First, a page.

The resultant spectral power distribution is predicted by sequentially taking the product of the spectral power distributions of the incoming light and transmissivity at each filter.
The RYB model
This was the original standard set of subtractive primary colours used for mixing pigments and predated modern scientific colour theory.
The first known instance of the RYB triad can be found all the way back to 1567 in the works of Francicus Aguilonius, though at the time the colour wheel did not exist nor had it even been conceived. It wasn't for another hundred years after Francicus Aguilonius's death that the RYB triad was used in printing by Jacob Christoph Le Blon.
Le Blon asserted in his work ('Coloritto' or 'The Harmony of Colour') in 1725, that you can represent all visible objects in painting by mixing just three colours: Yellow, Red and Blue. He added that Red and Yellow makes Orange, Red and Blue makes Purple and Blue and Yellow makes Green.
In 1776, Moses Harris created the first 'Prismatic' colour wheel based off Isaac Newtons original colour theory. Harris referred to the colours Red, Yellow and Blue as "Primitives" and used them to create 660 distinctly unique colours. He also suggested that a mixture of opposing colours would create "a dirty unmeaning colour" and that a mixture of all three colours "in equal force and in the strongest powers which by violently opposing each other and in very unequal contest are all three continually defeated, causing a total confusion and obscurity in darkness", suggesting that these three colours create black. In reality though, the RYB model produces colours that are more Grey or Muddy.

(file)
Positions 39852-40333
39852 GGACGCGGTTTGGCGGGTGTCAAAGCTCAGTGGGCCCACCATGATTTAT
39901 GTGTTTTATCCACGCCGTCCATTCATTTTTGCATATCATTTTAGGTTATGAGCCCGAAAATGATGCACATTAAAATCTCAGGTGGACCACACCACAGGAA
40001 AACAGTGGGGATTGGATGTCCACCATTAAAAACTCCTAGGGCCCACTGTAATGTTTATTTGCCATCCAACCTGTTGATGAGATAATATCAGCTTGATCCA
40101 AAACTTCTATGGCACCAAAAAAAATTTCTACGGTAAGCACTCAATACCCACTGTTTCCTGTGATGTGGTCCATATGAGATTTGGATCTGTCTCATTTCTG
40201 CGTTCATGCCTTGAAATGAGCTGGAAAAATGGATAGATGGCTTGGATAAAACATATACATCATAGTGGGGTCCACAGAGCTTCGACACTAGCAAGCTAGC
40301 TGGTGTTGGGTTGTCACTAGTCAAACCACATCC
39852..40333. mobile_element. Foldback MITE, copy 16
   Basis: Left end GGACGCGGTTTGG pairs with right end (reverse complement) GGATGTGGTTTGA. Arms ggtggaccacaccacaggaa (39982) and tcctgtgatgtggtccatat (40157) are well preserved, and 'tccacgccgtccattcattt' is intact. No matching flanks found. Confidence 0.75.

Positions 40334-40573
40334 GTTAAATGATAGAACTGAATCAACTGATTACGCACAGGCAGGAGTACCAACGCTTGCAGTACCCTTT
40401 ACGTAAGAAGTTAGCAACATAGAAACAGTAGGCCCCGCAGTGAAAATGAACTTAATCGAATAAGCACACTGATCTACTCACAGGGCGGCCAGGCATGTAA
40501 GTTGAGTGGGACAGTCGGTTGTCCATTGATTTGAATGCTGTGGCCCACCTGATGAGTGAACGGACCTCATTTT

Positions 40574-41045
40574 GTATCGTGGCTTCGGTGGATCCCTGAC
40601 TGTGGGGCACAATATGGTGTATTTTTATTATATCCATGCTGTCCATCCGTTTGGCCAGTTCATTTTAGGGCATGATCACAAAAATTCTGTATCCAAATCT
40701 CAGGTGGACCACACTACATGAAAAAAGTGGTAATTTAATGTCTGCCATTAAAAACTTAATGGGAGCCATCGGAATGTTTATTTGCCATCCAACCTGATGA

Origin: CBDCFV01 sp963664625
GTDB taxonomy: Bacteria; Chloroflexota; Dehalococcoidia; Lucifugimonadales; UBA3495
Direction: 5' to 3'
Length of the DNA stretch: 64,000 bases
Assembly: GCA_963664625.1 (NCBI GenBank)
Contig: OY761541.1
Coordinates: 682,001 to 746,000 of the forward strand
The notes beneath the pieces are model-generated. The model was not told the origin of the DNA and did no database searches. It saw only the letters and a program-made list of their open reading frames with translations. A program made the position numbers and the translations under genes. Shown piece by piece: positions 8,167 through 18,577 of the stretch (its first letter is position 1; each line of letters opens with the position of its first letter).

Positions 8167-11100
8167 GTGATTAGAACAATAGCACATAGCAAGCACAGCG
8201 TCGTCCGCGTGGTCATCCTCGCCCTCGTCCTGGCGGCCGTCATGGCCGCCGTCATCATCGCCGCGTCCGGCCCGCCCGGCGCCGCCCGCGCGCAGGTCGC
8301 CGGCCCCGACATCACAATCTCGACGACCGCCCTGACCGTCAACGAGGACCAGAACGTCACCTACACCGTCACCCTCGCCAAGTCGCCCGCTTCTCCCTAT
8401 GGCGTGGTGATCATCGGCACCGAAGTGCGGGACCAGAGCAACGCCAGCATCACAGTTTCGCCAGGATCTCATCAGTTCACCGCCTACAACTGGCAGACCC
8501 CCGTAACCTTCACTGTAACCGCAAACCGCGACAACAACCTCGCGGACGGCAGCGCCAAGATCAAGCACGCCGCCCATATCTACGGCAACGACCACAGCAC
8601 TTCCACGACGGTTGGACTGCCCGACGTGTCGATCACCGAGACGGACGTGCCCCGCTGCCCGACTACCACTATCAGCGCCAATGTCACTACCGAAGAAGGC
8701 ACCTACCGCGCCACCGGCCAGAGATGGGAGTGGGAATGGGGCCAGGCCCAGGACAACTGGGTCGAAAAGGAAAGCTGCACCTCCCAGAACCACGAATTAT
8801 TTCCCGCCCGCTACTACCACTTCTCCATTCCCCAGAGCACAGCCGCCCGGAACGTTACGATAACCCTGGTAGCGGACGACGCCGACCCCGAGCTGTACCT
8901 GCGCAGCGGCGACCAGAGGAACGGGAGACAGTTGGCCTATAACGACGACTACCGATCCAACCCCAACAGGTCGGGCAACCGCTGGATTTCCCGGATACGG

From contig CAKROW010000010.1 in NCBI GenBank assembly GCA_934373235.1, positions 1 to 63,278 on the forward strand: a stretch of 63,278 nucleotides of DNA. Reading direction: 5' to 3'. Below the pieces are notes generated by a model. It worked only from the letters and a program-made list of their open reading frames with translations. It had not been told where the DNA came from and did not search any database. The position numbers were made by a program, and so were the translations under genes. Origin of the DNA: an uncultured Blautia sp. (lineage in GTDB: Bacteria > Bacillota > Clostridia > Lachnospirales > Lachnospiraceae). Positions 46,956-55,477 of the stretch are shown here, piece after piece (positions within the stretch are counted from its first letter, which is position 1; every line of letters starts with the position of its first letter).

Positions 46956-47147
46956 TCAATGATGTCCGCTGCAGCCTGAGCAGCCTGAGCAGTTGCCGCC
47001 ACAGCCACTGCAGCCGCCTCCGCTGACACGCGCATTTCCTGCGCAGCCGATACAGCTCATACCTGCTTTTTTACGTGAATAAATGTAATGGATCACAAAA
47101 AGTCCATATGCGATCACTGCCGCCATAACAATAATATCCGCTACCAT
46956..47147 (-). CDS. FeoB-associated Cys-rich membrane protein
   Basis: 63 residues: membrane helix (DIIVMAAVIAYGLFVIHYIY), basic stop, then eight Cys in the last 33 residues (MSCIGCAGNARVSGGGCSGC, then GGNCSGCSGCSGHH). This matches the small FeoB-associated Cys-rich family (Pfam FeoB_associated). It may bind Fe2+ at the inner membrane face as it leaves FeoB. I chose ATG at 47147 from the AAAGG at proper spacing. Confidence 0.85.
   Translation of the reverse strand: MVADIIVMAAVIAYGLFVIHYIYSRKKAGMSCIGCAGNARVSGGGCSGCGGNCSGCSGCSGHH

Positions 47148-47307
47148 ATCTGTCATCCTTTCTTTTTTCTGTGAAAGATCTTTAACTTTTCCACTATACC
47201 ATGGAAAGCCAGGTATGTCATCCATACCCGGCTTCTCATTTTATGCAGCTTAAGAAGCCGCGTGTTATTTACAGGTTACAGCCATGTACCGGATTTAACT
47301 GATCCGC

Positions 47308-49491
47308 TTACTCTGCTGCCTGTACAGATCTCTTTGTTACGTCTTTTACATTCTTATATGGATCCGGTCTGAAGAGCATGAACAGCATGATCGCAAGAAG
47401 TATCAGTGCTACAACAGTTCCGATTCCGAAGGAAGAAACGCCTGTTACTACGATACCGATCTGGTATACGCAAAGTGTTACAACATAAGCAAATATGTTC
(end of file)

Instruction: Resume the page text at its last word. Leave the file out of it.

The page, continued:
The CMY model
This RGB model has been largely pushed aside for the more versatile CMY (Cyan, Magenta, Yellow) triad with Cyan being referred to as "Process Cyan" and Magenta as "Process Red". Though what actually constitutes these colours is still up for debate, for example some "Process Cyan" pigments can be either too overpowering or too weak.
While the CMY model is usually reserved for printing, it does allow for the same principles to be applied to paint as well. Cyan acts as a filter that absorbs red light. The amount of Cyan that is added to White paper determines how much red light is reflected back. With paint, the Cyan colour helps to make deeper, richer purples thanks to its ability to absorb red light. The same debate applies to paint pigments as well, currently there's no "standard" as to what the Cyan, Magenta and Yellow pigments should be.